Port of Ngqura to Get Additional 100 Meters of Quayside (South Africa)

As it celebrates its first year in business, the new port and container terminal of Ngqura (NCT) in South Africa’s Eastern Cape is going to be given an additional 100m of quayside.

Announcing this yesterday, Transnet Port Terminals, which operates the Ngqura container terminal at the port, said the additional 100 metres of quay will allow the terminal to simultaneously berth two large container ships of 305m each in length. NCT is currently able to berth one 305m ship and one 275m vessel at the same time.

TPT said the expansion would be completed by July 2011.

It was originally scheduled to double the berthing capacity at NCT with an additional two berths, increasing the annual capacity from 800,000-TEU to two million TEUs, but apparently this is a decision that must be taken by Transnet National Ports Authority, which governs the 60ha Port of Ngqura.

According to Nosipho Damasane, TPT’s chief operating officer, volumes at NCT have outstripped projections during the terminal’s first year of operation. “Year to date figures show 259 vessels handled since October 2009 with an average of 1,100 TEUs each.

“NCT has handled a total of 288,812 TEUs from October 2009 to October 2010, of which 61% was transhipment cargo brought into South Africa for transfer to other vessels and ports. The remaining 31% was a mix of imports and exports,” she said.

By the end of this financial year (end March 2011) NCT hopes to have handled about 410,000 TEUs.

TPT acting chief executive Karl Socikwa says these volumes are proof that Transnet’s strategy of positioning the port as a major transhipment hub for the region has been correct.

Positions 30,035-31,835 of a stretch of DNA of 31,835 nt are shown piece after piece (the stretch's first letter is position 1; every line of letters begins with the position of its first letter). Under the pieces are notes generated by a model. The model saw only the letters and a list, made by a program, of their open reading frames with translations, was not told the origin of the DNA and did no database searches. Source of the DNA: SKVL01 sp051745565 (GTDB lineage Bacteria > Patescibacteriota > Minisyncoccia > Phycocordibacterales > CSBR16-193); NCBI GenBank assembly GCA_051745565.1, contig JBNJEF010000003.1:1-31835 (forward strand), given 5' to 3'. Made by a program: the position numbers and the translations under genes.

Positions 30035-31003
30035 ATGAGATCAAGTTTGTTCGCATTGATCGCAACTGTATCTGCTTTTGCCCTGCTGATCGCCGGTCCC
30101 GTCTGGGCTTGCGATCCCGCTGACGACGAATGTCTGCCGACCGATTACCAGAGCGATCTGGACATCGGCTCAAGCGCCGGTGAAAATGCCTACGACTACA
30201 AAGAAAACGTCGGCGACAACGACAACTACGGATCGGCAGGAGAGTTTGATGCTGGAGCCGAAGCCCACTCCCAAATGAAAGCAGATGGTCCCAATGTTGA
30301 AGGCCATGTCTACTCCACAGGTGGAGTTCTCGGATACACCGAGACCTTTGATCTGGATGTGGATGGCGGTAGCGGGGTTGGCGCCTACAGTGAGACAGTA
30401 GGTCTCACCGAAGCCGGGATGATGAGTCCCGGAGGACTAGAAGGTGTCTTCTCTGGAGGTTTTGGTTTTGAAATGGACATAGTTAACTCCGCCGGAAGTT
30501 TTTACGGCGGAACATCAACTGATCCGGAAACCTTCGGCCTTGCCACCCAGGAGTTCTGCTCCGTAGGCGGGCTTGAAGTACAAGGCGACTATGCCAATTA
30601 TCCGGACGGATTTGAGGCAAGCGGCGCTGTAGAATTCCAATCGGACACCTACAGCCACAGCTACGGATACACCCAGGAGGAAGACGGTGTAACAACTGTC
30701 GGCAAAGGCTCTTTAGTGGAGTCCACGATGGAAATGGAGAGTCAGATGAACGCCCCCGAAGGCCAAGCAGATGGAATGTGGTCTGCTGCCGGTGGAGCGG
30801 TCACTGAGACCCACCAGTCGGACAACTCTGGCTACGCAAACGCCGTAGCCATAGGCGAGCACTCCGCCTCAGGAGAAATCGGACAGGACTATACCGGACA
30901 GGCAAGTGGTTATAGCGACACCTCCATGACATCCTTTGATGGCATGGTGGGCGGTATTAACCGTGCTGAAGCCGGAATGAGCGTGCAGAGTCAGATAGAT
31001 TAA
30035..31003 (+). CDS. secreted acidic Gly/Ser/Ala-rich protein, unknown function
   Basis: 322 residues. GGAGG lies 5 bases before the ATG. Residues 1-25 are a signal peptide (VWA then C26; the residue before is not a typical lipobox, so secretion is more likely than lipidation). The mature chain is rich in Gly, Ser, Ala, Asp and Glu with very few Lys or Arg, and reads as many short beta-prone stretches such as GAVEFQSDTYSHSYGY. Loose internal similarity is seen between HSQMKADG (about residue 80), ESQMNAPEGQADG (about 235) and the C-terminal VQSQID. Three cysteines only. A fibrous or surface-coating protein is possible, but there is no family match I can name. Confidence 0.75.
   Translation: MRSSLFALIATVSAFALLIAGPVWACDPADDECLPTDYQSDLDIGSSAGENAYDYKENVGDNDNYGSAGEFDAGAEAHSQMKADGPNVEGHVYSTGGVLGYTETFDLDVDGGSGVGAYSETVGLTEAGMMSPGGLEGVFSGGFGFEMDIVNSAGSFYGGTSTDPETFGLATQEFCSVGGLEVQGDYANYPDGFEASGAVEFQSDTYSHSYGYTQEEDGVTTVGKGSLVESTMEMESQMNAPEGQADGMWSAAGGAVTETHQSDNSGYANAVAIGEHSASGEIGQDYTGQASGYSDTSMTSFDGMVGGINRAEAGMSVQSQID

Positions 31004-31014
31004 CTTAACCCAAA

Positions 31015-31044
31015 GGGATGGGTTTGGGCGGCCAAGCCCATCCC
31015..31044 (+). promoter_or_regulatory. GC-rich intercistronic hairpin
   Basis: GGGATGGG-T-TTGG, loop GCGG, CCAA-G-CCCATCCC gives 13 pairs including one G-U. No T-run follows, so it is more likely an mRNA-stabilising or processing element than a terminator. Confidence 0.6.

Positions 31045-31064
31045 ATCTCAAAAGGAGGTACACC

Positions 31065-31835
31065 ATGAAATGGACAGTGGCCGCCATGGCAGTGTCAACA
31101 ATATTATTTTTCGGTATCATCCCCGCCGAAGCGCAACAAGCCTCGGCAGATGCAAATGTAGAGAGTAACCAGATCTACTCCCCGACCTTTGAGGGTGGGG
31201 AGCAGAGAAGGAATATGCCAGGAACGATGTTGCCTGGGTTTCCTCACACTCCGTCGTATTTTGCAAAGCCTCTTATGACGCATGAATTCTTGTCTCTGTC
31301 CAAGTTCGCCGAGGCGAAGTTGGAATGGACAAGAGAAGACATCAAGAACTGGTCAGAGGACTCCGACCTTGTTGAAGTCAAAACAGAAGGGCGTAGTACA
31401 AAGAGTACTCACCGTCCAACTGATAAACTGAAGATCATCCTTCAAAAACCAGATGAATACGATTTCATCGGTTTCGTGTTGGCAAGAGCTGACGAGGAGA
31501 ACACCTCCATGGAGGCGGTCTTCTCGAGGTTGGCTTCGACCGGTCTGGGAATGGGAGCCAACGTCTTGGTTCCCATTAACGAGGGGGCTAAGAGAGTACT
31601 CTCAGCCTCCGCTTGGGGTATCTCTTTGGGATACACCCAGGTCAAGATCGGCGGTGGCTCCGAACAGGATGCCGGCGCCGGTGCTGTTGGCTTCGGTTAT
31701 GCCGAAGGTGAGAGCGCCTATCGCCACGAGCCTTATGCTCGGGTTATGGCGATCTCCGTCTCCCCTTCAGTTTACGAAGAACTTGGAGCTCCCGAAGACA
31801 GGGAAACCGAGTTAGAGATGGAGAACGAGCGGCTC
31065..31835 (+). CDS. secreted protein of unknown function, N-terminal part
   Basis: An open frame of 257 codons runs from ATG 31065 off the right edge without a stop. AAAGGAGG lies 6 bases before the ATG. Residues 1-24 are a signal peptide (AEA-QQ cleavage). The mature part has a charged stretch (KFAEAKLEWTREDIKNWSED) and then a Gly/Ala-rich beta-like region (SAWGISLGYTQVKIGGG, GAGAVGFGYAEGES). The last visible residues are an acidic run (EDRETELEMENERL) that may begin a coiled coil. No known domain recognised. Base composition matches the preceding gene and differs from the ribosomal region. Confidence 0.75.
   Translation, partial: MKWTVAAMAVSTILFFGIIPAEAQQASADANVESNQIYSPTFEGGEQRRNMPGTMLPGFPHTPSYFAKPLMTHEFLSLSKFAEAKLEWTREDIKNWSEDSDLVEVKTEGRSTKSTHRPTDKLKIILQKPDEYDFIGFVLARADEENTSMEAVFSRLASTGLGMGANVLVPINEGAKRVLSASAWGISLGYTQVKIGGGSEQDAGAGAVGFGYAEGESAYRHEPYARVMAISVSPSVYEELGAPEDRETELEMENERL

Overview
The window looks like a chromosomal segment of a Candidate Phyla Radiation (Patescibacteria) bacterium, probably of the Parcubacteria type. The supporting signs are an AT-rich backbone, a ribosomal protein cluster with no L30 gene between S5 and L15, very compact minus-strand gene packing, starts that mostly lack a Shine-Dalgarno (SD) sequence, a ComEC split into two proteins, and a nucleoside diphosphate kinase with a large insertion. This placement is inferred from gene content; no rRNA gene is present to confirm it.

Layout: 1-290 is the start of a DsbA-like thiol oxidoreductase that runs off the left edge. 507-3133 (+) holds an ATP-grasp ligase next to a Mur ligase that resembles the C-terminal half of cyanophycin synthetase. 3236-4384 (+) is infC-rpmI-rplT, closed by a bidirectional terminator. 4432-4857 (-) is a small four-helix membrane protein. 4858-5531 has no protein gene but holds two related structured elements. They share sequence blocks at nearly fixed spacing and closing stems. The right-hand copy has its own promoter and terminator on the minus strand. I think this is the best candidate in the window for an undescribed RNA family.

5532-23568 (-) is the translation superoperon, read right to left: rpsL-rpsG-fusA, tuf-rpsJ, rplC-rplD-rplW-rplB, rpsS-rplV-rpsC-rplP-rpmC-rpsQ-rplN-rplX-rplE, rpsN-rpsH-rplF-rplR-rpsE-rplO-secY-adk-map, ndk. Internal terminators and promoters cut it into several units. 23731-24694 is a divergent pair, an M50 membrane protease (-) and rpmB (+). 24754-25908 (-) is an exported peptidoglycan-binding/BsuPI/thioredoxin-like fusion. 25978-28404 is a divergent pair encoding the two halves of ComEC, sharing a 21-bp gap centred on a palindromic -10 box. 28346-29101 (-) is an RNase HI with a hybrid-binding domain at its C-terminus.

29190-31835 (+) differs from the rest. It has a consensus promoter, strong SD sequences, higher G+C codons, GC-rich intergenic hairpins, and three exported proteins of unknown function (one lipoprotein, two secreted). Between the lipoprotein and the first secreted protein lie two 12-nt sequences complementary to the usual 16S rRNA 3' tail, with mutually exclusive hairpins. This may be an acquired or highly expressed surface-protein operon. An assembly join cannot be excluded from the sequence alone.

“The Port of Ngqura is ideally located at the centre of trade routes for both African and global markets,” he said. “Our strategy from the outset has been to position the port as a world class transhipment hub – the first of its kind in Southern Africa – as a means of growing the economy and bringing additional trade to our shores.”

Socikwa said Transnet shared the bullish business sentiment and projections of its anchor customers at Ngqura, the two shipping lines MSC and MOL SA. Both had been instrumental in ramping up performance at the terminal, directing how operations would be deployed, and assisting Transnet with planning and training.

The two shipping lines were running a total of 8 line services per week through Ngqura.

According to Damasane the container terminal is “more than recovering its investment” and is “the pride of South African ports.” She said that of R10 billion spent on developing the Port of Ngqura, only between R2.5 and R3 billion was spent on the container terminal.

TPT said that productivity during the first month of operation had averaged 20 GCH (gross container moves per hour). A year later it had notched up to 25 GCH. Ship working hours had improved from 41 SWH in October 2009 to 39 SWH in October 2010.

The Port of Nqgura remains a pivotal element of the Coega Industrial Development Zone (IDZ), which also features sophisticated road and rail connectivity to provide a full inter-modal service. The IDZ is potentially the largest in South Africa.


Source: ports, October 19, 2010;